Palmer says Schmidtz and I conflate wealth with liberty. He says we think wealth just is a kind of liberty. A year later, I’m still not sure why he accused us of that. I met him two weeks before he wrote his response piece. He asked me for a free copy of A Brief History of Liberty, which I gave him, so he could read it before responding to us. In the book, Schmidtz and I explicitly state that when we say increased wealth promotes positive liberty, this is an empirical claim. We explain how in some cases increased wealth demotes positive liberty. We give a bunch of examples of wealth both promoting and demoting positive liberty. I also explained this point to Palmer in person. So, objection 1 is based on a misunderstanding. Alas, quite a bit of his essay simply attacked straw man.

Here’s an argument on behalf of thinking that wealth and positive liberty are intimately, though not logically, connected:

  1. According to commonsense use of the words “liberty” and “freedom”, the power to achieve one’s ends is one form of liberty or freedom.
  2. As an empirical matter, in general, when a person gets more wealth, she increases her ability to achieve her ends. When societies get wealthier on the whole, people living in those societies increase their ability to achieve their ends. ((There are exceptions to these general trends.)
  3. Thus, as an empirical generalization, wealth promotes positive liberty.

I don’t think positive liberty is good by definition. Some kinds of it are good; some aren’t. Superman is free to fly in a way I am not. His freedom to fly is good. The evil Green Goblin is free to fly in a way I am not, but his freedom to fly is bad.

Contrast these three questions:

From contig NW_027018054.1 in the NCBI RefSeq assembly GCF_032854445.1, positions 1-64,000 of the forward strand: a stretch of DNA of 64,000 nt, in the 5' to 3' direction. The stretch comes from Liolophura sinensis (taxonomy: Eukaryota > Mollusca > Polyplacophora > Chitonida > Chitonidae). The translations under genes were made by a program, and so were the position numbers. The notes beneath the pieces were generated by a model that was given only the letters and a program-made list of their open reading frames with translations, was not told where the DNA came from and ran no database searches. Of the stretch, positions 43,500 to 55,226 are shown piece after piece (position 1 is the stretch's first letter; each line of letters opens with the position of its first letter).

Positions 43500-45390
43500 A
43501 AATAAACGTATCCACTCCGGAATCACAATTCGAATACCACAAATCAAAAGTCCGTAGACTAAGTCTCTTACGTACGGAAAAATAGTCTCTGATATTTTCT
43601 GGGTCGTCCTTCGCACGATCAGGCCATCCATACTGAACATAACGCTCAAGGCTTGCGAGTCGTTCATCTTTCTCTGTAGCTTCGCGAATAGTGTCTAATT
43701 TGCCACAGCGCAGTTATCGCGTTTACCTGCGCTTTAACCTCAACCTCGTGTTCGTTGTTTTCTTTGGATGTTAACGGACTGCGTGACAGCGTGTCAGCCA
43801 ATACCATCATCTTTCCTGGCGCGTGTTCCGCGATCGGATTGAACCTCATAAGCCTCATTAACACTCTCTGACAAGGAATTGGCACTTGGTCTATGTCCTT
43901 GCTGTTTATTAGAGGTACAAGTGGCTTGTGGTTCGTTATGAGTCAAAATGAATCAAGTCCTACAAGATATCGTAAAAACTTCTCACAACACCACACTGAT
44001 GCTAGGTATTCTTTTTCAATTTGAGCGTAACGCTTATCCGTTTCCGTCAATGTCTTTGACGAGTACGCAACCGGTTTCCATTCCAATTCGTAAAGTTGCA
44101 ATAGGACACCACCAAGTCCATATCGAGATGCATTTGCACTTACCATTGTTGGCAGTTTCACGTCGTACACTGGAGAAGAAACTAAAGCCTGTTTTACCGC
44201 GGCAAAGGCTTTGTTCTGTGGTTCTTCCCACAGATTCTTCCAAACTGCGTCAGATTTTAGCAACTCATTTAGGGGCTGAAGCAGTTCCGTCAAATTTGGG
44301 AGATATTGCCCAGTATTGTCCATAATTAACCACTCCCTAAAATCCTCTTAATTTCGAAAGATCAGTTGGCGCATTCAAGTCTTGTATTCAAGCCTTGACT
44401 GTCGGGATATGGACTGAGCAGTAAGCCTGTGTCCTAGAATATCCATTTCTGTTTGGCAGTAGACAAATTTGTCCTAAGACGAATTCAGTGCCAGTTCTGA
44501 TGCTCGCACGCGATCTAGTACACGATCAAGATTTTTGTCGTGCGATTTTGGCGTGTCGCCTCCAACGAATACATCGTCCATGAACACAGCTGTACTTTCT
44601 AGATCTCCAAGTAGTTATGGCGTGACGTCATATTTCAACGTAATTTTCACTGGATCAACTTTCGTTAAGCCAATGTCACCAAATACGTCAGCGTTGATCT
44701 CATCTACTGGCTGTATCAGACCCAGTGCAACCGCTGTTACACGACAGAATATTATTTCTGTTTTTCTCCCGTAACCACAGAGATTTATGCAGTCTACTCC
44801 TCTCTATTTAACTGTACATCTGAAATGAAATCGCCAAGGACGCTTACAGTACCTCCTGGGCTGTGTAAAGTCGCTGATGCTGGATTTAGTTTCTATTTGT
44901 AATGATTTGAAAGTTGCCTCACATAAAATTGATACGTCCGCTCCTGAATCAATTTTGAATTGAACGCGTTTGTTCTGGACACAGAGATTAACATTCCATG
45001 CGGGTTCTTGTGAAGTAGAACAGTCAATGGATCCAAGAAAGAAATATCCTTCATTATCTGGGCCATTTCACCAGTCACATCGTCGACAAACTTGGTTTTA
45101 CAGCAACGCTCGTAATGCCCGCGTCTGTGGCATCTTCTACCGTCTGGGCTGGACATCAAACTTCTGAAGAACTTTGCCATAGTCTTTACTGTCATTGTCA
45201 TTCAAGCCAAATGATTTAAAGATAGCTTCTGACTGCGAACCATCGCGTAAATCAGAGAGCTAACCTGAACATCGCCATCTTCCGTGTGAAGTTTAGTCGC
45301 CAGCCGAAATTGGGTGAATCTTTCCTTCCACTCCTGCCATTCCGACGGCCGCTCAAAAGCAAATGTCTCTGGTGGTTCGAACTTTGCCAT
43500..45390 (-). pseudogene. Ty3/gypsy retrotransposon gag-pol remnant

1. Is something a form of freedom?
  2. If yes to 1, is it a good or valuable form of freedom? (To whom and in what ways?)
  3. If yes to 2, is it a form of freedom that person is owed by right, and can demand that others respect or provide?

Answering the first question affirmatively leaves the next two questions open.

Freedom on a Desert Island

Actually, I’m not even sure why Palmer would assert that liberty is an inherently social concept. It doesn’t seem to follow from his view. As far as I can tell, though I might be wrong, he thinks liberty is the absence of wrongful interference. But a person alone on a desert island has as much liberty so defined as she could ever want. After all, no one interferes with her, wrongfully or not. We might even imagine a persecuted person fleeing to a desert island in order to be free of persecution. Palmer could revise his definition of negative liberty and say that negative liberty is the absence, in a social setting, of wrongful interference. But then we need a compelling argument for this definition. An alternative move, which I favor, is to say that one form of liberty is the absence of wrongful interference, and that this form of liberty tends to have a lot of value for us in social settings. It probably doesn’t normally have much value for us in desert island situations.


  • Zack

    DC v. Marvel is what I mainly got out of this article.

  • Rick